But in Frank Millet's case, he was a major figure in the international art world. The research that I have seen bears this out loud and clear.

"...The quality of the work also comes into account, and I remain to be convinced, from the examples of his work that have been presented, that Millet's work is exceptional enough to characterise him as anything other than a minor figure as an artist..."

I think you may be looking at Millet too much as a painter. He transcends that description, as I've tried to explain above. Although I believe he was a superb painter, it's not as a painter alone that I'm saying he was a hugely influential artist. I am saying that, as a critic, a connoisseur, a financier, an ambassador, a promoter, a manager but also as a painter, Millet was undeniably one of the most outstanding figures in the international art community of the late Victorian and Edwardian periods.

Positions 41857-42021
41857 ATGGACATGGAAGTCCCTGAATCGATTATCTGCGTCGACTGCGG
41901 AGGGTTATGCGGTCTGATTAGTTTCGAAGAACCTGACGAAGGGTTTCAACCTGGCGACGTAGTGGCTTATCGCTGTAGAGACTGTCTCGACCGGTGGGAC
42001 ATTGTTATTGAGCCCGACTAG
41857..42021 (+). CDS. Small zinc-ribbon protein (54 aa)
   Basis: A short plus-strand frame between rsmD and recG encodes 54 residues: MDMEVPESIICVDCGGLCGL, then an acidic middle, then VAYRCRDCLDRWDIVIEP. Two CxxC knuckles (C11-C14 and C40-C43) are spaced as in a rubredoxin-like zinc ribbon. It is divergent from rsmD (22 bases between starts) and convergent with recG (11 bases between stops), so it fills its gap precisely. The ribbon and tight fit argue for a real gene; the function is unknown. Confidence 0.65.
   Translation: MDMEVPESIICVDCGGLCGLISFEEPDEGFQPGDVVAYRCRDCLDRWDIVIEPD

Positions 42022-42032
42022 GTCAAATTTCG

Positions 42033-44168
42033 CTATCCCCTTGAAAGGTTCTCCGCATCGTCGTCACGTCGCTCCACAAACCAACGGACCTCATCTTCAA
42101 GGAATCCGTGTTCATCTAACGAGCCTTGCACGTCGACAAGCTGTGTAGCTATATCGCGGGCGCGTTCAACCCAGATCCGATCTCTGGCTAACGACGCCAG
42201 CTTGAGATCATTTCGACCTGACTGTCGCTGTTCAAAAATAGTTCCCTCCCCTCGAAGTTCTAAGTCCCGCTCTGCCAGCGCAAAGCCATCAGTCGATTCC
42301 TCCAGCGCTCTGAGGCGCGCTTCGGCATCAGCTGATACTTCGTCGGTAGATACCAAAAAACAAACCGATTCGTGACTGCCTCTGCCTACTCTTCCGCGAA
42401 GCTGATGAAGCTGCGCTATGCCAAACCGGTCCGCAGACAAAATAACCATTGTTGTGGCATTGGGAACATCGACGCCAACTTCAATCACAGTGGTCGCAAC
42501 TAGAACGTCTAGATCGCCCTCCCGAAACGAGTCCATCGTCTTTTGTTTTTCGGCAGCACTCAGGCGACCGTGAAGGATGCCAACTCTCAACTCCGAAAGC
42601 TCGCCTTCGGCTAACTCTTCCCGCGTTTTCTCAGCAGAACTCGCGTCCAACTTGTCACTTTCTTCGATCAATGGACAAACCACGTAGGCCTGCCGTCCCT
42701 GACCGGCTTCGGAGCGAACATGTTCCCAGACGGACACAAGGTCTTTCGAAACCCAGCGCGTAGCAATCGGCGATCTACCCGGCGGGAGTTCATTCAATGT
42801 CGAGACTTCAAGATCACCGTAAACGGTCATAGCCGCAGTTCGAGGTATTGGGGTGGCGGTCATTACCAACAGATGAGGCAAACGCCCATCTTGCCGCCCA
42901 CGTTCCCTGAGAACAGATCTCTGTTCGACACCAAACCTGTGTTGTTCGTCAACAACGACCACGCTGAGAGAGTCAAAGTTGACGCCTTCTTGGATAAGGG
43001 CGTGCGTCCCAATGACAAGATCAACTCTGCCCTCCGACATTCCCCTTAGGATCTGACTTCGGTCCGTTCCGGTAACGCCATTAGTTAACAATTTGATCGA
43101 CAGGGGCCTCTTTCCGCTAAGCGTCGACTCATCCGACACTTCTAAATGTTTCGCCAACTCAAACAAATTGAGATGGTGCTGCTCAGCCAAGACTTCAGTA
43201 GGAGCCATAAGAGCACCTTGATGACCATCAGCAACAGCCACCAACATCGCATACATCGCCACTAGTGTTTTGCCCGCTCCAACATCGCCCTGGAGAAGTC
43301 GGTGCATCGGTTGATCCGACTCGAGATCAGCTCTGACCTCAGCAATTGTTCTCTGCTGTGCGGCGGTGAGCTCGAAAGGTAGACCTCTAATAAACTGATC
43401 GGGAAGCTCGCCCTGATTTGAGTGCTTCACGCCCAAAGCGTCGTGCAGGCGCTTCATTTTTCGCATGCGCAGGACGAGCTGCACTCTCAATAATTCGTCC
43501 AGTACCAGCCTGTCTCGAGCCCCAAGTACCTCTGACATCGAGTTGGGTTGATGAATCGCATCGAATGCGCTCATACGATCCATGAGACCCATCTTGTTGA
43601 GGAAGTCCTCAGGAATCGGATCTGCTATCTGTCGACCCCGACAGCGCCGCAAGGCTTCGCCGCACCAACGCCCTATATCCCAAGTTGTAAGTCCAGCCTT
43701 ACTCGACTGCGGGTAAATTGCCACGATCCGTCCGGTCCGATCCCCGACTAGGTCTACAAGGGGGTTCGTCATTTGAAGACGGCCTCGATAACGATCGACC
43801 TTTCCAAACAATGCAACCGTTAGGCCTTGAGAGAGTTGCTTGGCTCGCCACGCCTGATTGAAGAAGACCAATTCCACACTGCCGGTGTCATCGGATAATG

"...However, I still regard many of the extant examples of his work as rather trite and derivative..."

I think that if you saw more of his paintings, studied their background and inspiration and knew how they were received in their day, then you would be better able to judge his style and effort.

"...Of course, every critic and historian has their own baggage, and the proponents of Millet have their own prejudices and preconceptions..."

For myself I have no prejudices or preconceptions about Millet that make me a proponent. I am not a fan of American art in general - my main study has been of French and English 18th century portraiture and of late 19th century Impressionism. I came to the subject of Millet, knowing absolutely nothing about him except that he was a noted victim of the Titanic disaster. I have had my eyes opened to his work and was simply astounded. I have nothing to gain from promoting his forthcoming biography. My own research is in the realm of women's history and biography.